Radiation physics, environmental contamination, and computational science. Researcher working for the Japan Atomic Energy Agency, in Kashiwa, Japan

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Updating the version of a port on MacPorts

This post broadly follows the MacPorts howto/Upgrade guide: https://trac.macports.org/wiki/howto/Upgrade

If you come across a piece of software on MacPorts where the version is out of date, here’s how to update it. First open up a terminal window and identify the port’s maintainer:

port info --maintainers <portname>

If the port has a maintainer, easiest is to send them a polite email requesting the port is brought up to date.

If the port has no maintainer (nomaintainer@macports.org), or allows open maintenance (openmaintainer@macports.org), you can upgrade the port manually yourself with the following steps. If successful, you can then submit a new ticket to http://trac.macports.org/ in order for the update to be propagated onto the MacPorts server for the benefit of other users.

First change directory into the port folder:

cd $(port dir <portname>)

Backup the port build file:

sudo cp Portfile Portfile.orig

Use a text editor to edit the software version in the Portfile to the latest version number (e.g. version 1.4.1 to 1.5):

sudo nano Portfile

If the Portfile revision entry is not set to 0, set it to 0 as this is the first revision for the updated version. Now download the source code of the latest version of the port and find its checksums with the following command:

sudo port -d checksum <portname>

Copy the checksums (rmd160 and sha256) that are printed out for the for the latest version and paste them into place over the old checksums in the Portfile. Similarly, if the Portfile contains a livecheck.md5 entry, fetch this for the latest version and propagate it into the Portfile:

sudo port -d livecheck <portname>

You can now compile and install the latest version on your local machine by:

sudo port -d install <portname>

If the compile is successful and the updated software functions correctly, you can then file an update. First create a diff file for the changes to the Portfile:

diff -u Portfile.orig Portfile | sudo tee <portname>.diff

Then file a new ticket at http://trac.macports.org/. Give the ticket a title like:

<portname> @<current_version>: update to <latest_version>

Cc in the email address coupled to the port which you identified at the beginning of this process. Attach the <portname>.diff file. All being well one of the MacPorts team will use your patch and update the port to the latest version on the MacPorts server within the following days.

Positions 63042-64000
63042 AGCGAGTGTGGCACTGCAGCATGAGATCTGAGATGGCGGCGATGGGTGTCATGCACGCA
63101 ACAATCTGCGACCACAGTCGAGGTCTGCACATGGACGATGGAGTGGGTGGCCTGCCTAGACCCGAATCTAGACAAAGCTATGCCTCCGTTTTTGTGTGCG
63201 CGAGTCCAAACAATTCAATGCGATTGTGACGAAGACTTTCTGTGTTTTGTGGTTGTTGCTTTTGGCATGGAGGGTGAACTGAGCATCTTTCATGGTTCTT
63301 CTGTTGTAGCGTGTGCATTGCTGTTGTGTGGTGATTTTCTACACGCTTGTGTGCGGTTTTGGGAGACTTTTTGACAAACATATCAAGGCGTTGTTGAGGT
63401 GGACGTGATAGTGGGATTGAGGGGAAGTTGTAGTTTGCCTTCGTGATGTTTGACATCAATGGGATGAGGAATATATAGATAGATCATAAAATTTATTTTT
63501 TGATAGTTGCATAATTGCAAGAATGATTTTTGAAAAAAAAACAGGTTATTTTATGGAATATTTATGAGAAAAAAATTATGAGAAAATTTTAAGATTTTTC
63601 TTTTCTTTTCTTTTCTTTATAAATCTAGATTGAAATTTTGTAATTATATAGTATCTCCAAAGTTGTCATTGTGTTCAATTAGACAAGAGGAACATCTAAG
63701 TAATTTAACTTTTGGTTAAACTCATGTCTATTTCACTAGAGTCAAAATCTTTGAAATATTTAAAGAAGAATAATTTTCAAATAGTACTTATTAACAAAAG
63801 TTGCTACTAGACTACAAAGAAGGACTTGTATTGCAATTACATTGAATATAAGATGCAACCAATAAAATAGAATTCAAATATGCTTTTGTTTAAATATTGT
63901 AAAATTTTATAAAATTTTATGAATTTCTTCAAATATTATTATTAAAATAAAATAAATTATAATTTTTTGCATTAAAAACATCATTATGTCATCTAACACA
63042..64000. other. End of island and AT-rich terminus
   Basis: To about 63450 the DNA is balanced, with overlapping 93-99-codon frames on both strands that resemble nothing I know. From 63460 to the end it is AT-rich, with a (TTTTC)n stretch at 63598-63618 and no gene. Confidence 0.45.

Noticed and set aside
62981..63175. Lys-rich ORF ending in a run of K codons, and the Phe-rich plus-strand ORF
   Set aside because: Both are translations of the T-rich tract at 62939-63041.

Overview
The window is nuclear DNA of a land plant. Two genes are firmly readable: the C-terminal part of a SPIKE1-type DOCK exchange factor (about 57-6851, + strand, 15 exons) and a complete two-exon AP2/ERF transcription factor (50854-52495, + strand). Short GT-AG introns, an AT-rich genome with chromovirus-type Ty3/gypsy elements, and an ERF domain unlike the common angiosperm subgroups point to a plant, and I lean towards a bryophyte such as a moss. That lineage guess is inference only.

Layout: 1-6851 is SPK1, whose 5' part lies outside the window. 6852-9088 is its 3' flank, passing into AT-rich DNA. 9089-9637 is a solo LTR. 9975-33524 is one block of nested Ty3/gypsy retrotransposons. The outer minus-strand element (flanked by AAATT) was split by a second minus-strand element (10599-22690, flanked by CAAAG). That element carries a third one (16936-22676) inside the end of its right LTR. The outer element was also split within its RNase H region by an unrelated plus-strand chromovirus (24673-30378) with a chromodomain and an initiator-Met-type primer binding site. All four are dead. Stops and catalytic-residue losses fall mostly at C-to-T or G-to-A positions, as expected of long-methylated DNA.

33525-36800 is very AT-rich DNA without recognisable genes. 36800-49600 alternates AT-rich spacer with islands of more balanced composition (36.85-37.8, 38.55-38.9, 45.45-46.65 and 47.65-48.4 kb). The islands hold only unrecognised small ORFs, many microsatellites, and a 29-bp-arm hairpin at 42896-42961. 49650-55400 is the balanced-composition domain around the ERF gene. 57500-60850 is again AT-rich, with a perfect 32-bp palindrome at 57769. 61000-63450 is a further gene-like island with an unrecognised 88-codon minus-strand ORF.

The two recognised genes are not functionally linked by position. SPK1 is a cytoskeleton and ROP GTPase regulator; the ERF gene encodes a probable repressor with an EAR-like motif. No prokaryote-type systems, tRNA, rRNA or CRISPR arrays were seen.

Compellingly-titled article series on research methods

Image: GMA

Image: GMA

A journal of the German Medical Association, Deutsches Ärzteblatt International, has been running a series of articles on the critical appraisal of scientific papers since 2009.

There is a clear medical focus to the articles. However, many of the topics covered cross over borders into other areas of science. The articles I have read so far have been compelling and well worth recommending to other researchers and curious minds. The coverage of various topics in statistics is particularly interesting.

Here are links to all the articles in the series. Helpfully, they are all open access.


Converting a scanned TIFF document to PDF and creating text searchable PDFs

You can follow these steps to create a text searchable PDF document if your scanner only outputs TIFF files. If your scanner creates PDF files but doesn’t perform OCR to make text searchable, skip to the last step.

Convert TIFF to PDF

ImageMagick comes with a command line tool convert to do this.

convert scanned.tiff scanned.pdf

Executing this command creates a PDF file from a TIFF created by a scanner.

Optional: Rotate the PDF Pages

Sometimes the scanned pages will need rotating to the correct orientation. Use PDFtk to rotate the pages. Rotating all the pages in the scanned PDF by 90º anti-clockwise is achieved with the following command:

pdftk scanned.pdf cat 1-endwest output rotated.pdf

Individual pages can be selected and rotated as necessary, see PDFtk examples.

Perform Optical Character Recognition

For this step I resort to a copy of Acrobat Pro.

It would have been nice if I had succeeded in achieving good quality output for this step using open source software. Solutions do exist, mainly using Tesseract to do OCR and then forming a new PDF file with a text searchable layer hidden underneath the scanned images. See e.g. Voelkel’s and OCRmyPDF solutions.